Think about the impact of your operating on others. Operating on a quiet and lonely hilltop site is one thing, but a clifftop path frequented by walkers may be less suitable with people walking by being annoyed by this weirdo talking loudly into a black box with a long wire attached! In the picture above I was sitting on a seat in Devon on the SW Coastal Path and had people walking by about every 10 minutes. I stopped operating if anyone wanted to sit on the adjacent seat, for obvious reasons.


As with QRP SSB from home, the most successful technique is " hunting and pouncing" rather than calling CQ. Find stations ending a QSO and try giving them a call, or call stronger stations calling CQ. Don't waste time calling weak stations unless you are sure they are also QRP too. The difference in S-points needs to be such that the distant station has a reasonable chance of hearing you, so choose stations running at least RS58 to have a decent chance. You may get lucky but this sort of approach gives you the best results. Once you have a QSO and mention you are "pedestrian portable" and running a handheld others may call you. Adjust a whip antenna for lowest SWR carefully as some rig's PAs do not like large mismatches. Listen a lot and call when you have a good chance as this reduces battery drain.

What results can be expected?

When summer sporadic-E is around most of Europe and North Africa can be worked from the UK on SSB on 15,12,10 or 6m with some patience and luck and a modest station and antenna. When the bands are truly wide open then F2 DX to far more distant locations is certainly possible. I have worked many stations in the USA in a contest on 10m SSB with a handheld FT817 laying on the bed at home, so from a good outdoor location with sloping ground and a clear take-off then DXCC on SSB is not an unrealistic target with a few watts. My best DX "in the field" so far was a YV station 8000kms away from my mother's back garden but working LU at 11000kms from the bedroom table with a Miracle Whip suggests working much greater distances are certainly possible from a good location.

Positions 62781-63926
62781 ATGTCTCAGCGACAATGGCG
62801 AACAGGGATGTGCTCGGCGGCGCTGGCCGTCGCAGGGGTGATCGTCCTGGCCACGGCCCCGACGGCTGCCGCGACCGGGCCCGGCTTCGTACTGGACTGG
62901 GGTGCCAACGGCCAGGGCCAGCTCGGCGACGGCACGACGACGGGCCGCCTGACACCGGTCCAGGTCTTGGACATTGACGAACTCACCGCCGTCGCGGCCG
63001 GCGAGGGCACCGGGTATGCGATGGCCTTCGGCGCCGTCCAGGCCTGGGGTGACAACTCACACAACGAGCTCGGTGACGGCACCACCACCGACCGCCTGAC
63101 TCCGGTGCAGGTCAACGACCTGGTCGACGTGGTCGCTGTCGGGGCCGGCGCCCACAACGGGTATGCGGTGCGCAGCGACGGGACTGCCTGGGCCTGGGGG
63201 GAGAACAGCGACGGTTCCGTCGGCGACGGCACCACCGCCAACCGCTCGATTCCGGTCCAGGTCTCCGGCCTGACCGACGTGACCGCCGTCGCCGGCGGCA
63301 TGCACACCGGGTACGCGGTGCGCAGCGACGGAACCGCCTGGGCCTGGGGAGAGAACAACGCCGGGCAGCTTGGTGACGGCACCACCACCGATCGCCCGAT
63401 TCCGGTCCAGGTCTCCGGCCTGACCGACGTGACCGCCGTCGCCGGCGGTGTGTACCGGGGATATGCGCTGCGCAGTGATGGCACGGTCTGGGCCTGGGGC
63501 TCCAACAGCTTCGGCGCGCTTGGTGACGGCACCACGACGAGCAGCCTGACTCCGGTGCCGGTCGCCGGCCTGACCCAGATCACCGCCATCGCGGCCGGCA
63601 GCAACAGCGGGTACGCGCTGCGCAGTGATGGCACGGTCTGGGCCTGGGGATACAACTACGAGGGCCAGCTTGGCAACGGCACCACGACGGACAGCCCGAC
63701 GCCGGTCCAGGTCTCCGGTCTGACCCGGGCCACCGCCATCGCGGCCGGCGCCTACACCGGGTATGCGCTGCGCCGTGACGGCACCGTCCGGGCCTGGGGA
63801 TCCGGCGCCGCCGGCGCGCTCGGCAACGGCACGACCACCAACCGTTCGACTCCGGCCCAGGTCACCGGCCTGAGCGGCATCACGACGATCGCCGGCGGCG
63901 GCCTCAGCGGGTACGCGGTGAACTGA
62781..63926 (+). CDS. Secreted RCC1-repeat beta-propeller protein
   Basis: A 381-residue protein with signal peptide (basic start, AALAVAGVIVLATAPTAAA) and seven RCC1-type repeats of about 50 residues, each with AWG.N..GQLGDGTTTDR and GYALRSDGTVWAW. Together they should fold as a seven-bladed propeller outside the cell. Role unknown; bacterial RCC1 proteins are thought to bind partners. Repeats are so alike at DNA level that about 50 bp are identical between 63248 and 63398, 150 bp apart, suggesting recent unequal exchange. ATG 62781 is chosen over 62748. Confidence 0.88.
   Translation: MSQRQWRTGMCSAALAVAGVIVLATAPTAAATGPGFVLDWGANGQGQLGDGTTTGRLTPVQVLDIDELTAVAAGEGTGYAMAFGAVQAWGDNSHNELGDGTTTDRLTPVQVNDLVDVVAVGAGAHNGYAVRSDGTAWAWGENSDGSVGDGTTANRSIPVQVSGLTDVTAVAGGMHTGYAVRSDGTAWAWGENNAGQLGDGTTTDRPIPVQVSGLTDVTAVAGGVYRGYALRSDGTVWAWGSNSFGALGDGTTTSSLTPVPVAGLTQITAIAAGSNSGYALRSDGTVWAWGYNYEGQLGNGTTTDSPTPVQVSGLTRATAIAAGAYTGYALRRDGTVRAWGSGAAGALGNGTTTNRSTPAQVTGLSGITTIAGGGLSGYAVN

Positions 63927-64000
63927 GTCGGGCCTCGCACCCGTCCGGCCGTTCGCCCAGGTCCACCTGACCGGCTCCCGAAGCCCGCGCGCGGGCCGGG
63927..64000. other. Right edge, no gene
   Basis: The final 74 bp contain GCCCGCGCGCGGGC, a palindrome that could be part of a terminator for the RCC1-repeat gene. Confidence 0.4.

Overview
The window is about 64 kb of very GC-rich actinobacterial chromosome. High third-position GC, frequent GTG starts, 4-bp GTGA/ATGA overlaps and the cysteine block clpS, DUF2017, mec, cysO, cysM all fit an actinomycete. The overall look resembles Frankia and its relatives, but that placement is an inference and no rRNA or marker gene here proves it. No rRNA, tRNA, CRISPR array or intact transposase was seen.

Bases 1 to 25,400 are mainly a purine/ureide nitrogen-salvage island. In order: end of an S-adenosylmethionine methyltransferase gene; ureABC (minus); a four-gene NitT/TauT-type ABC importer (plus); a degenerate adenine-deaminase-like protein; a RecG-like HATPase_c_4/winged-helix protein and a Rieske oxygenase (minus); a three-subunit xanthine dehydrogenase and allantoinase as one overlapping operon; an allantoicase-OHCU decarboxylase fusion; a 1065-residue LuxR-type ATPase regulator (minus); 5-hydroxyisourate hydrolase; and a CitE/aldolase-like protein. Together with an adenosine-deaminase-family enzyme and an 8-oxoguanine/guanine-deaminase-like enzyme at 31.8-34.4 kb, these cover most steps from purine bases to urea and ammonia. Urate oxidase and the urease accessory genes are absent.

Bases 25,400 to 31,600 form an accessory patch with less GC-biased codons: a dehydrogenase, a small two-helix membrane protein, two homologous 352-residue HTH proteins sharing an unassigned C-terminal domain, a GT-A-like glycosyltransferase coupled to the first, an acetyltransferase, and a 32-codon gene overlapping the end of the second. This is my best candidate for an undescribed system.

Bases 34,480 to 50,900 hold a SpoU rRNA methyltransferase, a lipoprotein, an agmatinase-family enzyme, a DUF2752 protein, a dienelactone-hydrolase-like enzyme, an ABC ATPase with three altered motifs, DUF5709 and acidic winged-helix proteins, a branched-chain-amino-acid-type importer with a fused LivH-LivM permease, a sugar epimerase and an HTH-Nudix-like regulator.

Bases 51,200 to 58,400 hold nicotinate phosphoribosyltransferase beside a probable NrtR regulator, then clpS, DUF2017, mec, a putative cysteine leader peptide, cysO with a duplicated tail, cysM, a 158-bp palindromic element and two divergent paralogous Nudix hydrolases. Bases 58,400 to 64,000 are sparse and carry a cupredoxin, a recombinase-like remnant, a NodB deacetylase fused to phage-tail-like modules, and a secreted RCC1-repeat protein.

Don't expect such QSOs to be easy: you will be competing against a wall of stations running hundreds of watts to beams, so your signal may be many S-points weaker. However, being handheld you can move around to get the best direction and angle and even a few degrees of change to antenna position can make several dBs improvement. If on a clifftop watch where you are walking and don't fall over the edge in your enthusiasm! Having said this, sometimes conditions are so good that you will be in with a very good chance of success. Believe anything is possible.

Log keeping

In the excitement of a QSO it is all too easy to forget to log the details for later. Try to have a piece of paper to note down the details as soon as you can. Some use handheld voice recorders instead and transcribe log details later. Believe me, you will forget who you've just worked at some point.


  • Don't operate with whip antennas if there is bad weather around. Long metal whips and storms do NOT mix.

  • Take care with trailing counterpoise antennas: you could trip over these and so could people nearby.

  • Watch where you are walking - cliff edges, rabbit holes and the like are all dangerous, especially if you are out alone.

  • Let someone know where you will be and have a mobile phone handy so you may be contacted.

Trailing Counterpoise Lengths

This information from Bonnie KQ6XA appeared on the Miracle Whip Yahoo group some years ago. You may find it helpful in working out what lengths to try. These are for counterpoise wires that trail on the ground. Expect to experiment and optimise the lengths that work best for you.